Before Monday’s broad market selloff, shares of major U.S. defense contractors had shown some bounce after taking a hit on the prospects of staggering cuts in defense spending.
Investors initially responded to President Obama’s threat last week to carve $400 billion from the defense budget over the next 12 years by selling off big defense names like Lockheed Martin (NYSE:LMT), Northrop Grumman (NYSE:NOC), Orbital Sciences (NYSE:ORB), Raytheon (NYSE:RTN) and General Dynamics (NYSE:GD)
But by Friday, stocks were bouncing back, as investors perhaps remembered that gridlock in Washington is a far more likely outcome 18 months before a presidential election.
Defense contractors have been on notice for months that, as Defense Secretary Robert Gates said, “the culture of endless money” that has been feeding the industry since 9/11 would soon be coming to an end.
Still, Citigroup Analyst Jason Gursky believes the budget plan put forth by House Republicans, which would limit defense cuts to the $178 billion Gates already has identified, has enough bipartisan support to keep defense contractors – and their investors – in the money.
So far, the Pentagon’s weapon system cuts include:
- The Non-Line of Sight Launch System, a self-contained missile launcher being developed jointly by Lockheed Martin and Raytheon. Savings: $3.2 billion.
- The Raytheon-developed SLAMRAAM, a ground-based Advanced Medium Range Air-to-Air Missile. It would have replaced existing systems that defend U.S. airspace in Washington, D.C. Savings: $1 billion.
- The Expeditionary Fighting Vehicle is an amphibious assault vehicle that could transport a full Marine rifle squad to shore. General Dynamics was producing it. Savings: $2.8 billion.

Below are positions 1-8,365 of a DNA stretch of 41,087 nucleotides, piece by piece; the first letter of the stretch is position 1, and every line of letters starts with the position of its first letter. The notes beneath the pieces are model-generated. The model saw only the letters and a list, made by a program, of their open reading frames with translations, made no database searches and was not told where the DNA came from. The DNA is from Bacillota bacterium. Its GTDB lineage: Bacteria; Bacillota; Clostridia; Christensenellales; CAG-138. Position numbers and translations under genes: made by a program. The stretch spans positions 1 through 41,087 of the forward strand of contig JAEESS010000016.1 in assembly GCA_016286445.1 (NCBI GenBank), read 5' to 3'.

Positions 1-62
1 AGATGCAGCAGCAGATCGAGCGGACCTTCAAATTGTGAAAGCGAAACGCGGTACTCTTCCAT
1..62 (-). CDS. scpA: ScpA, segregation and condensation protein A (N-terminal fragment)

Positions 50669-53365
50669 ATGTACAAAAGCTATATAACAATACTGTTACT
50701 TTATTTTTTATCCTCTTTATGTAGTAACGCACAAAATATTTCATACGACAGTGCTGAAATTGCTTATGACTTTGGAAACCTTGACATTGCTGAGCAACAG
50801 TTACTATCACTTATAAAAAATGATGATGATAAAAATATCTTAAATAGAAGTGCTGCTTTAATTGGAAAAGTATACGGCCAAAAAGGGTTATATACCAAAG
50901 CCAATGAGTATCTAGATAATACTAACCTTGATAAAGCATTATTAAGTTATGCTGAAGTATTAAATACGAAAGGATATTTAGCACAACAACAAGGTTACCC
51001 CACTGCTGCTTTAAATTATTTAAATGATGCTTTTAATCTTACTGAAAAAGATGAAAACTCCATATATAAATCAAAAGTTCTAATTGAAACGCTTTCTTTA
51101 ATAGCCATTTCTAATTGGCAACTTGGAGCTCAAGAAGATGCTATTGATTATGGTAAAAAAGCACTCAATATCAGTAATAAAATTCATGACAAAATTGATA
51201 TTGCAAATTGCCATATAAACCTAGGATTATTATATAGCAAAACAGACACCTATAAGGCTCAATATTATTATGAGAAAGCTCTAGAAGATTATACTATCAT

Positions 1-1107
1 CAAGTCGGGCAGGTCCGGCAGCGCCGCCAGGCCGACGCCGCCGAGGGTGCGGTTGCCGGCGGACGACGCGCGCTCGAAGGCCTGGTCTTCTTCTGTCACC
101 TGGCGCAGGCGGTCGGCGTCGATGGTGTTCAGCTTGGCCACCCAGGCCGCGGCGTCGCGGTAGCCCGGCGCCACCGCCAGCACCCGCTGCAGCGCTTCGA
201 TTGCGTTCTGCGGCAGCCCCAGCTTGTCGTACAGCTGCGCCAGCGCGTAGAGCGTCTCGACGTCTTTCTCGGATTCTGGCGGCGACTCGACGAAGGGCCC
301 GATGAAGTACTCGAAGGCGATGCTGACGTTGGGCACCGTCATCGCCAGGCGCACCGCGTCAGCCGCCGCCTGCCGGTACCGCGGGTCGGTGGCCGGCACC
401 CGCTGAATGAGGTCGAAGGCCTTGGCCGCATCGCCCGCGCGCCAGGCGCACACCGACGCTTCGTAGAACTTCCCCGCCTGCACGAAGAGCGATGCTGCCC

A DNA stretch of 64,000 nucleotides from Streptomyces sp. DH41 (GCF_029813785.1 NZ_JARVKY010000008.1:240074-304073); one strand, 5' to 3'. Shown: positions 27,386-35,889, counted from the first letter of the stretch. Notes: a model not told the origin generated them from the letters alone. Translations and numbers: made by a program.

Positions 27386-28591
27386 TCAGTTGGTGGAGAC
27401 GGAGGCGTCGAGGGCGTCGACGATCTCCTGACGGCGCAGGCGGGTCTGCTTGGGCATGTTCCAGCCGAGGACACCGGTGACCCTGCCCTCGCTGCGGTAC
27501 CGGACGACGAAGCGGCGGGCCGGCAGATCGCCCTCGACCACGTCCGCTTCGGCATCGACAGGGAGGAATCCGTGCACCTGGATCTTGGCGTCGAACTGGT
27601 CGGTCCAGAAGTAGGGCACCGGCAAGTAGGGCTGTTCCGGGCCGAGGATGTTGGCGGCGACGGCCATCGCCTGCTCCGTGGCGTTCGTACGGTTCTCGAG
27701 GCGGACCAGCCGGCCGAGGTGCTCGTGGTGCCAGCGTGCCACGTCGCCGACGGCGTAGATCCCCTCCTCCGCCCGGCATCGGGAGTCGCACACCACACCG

- Lockheed’s Infra Red Search and Track upgrade for the Air Force’s F-15C/D fighter jets. Savings: $345 million.
But that’s not close to the savings Obama and many so-called “Tea Party” Republicans are looking for. And getting defense cuts anywhere close to $400 billion will require taking a meat cleaver to high-ticket weapon procurement projects. Here are some additional targets that could wind up in the crosshairs:
- Lockheed Martin’s F-35 Joint Strike Fighter program has been plagued by cost overruns and delays. Since DOD already is restructuring the contract to save money, it may be an easy place to look for billions more. Savings: $382 billion.
- Lockheed Martin’s Terminal High Altitude Area Defense program aims to knock down short, medium and long-range ballistic missiles. Savings: $789.8 million.
- Orbital Sciences’ Missile Defense Targets are critical for testing missile defense systems. Since the Obama administration is less enamored with missile defense than its predecessors were, this could be a place to cut. Savings: $1.1 billion.
- The Virginia-class Attack Submarine, built by General Dynamics Electric Boat and Northrop Grumman Newport News, would replace existing Los Angeles-class Attack Submarines, nearly 1/3 of which have already been decommissioned. The Navy is scheduled to buy two new Virginias a year, at a cost of more than $2 billion each.
As of this writing, Susan J. Aluise did not hold a position in any of the stocks named here.